Upon their marriage their miniatures were painted by English born artist Robert Field (1769-1819) who was then living in Annapolis. Dickey and Fanny began spending time at Bennett’s Toulson in Caroline County during the early years of their marriage, along with Fanny’s younger sister Matilda, and her father Judge Chase. The relationship between Dickey and his father in law Judge Chase appears to be quite strained. Dickey took out loans from his father in law in 1808 and 1810 and was able repay a portion back in 1816 but not the full amount. Dickey mortgaged part of Bennett’s Toulson and another property in southern Caroline County on the Choptank river to his father in law. Jefferson’s embargo during the War of 1812 may be have been a contributing cause to Dickey’s financial woes.
Judge Chase became alarmed the young couple were spending so much time away from Annapolis and in order to attract them back he purchased a large home with four acres nearby to his home on King George Street in 1811. The house was originally built in 1774 by architect William Buckland for Matthias Hammond, who actually never lived on the property. It would have been customary for Judge Chase to give the house to Dickey, as his daughter Frances, as a woman, could not hold property. Chase never gave the house to Richard and made it clear it was for Fanny’s sole use, though Richard could live on the property with his family. Fanny and Dickey had a total of ten children, seven of whom survived to adulthood, only one daughter, Hester, married and had children. For Fanny and Dickey their seven children were a constant source of anxiety for the couple, with fatal accidents and bouts of mental illness. Their eldest daughter Hester married William Harwood, and it was their children who were the last private owners of the Hammond-Harwood House until 1924.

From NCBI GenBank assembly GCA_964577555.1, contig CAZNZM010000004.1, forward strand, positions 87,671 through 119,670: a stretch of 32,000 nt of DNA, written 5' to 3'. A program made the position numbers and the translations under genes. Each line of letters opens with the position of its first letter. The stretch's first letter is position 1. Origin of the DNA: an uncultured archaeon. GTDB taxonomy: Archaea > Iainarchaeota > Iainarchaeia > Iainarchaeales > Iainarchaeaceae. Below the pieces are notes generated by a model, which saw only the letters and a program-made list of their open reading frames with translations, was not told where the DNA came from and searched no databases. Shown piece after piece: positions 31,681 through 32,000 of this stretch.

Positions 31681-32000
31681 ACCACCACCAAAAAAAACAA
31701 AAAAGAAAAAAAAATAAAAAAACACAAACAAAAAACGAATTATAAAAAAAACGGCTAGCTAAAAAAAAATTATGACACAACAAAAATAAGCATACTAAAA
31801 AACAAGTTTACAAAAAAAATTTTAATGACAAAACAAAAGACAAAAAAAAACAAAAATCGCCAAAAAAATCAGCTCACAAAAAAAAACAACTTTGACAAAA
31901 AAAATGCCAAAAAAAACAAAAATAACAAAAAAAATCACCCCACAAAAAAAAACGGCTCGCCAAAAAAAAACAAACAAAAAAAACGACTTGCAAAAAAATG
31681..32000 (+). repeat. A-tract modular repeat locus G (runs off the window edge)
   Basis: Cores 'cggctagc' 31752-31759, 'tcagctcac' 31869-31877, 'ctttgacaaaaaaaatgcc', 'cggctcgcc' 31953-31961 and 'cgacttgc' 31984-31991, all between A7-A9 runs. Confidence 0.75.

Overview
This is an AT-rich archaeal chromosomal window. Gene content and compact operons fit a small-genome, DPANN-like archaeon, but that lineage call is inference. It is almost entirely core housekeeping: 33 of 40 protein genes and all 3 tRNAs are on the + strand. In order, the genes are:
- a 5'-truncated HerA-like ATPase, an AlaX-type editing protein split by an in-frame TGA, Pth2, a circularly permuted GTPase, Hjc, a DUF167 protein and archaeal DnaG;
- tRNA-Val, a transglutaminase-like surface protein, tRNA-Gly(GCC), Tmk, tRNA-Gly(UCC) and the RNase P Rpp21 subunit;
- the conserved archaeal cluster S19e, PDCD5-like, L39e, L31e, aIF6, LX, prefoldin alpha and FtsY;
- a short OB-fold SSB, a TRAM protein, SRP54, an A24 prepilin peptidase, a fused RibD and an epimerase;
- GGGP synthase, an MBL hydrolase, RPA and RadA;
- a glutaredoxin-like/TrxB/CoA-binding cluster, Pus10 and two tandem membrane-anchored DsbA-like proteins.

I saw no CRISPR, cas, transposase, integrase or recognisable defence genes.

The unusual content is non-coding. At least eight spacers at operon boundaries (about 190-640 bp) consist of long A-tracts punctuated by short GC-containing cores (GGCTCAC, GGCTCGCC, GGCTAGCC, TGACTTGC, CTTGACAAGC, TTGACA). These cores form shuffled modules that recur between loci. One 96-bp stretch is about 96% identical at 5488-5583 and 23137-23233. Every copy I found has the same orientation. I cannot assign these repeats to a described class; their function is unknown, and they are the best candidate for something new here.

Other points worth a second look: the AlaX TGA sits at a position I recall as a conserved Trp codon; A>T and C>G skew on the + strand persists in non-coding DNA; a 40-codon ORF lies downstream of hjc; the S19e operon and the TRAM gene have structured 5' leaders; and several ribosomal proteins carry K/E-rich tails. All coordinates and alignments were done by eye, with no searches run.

During the War of 1812 Dickey served in the militia in both Caroline County and Anne Arundel, serving a total of 81 days. It is likely he was at the Battle of Bladensburg on August 24, 1814 which was a great loss to the Americans and resulted in the burning of Washington D.C. He was not at the bombardment of Fort McHenry when the Star Spangled banner was written, but he was actively serving in the militia during this time.
In December of 1817 he was elected State Auditor of Maryland but by 1819 there were issues, and he was suing the state for back wages.
Dickey’s main livelihood was his plantation, Bennett’s Tolson, where wheat, corn, tobacco grew in addition to having cows, hogs, sheep, and turkeys. Dickey was in a favorable neighborhood and would have associated with the Daffin’s of nearby Daffin House, an architecturally significant property, that hosted president Andrew Jackson in 1806.
Despite his prospects Dickety was thrown into immense economic struggle in the early 19th century between the war of 1812 and the panic of 1819. It was not the genteel life his father had envisioned for him.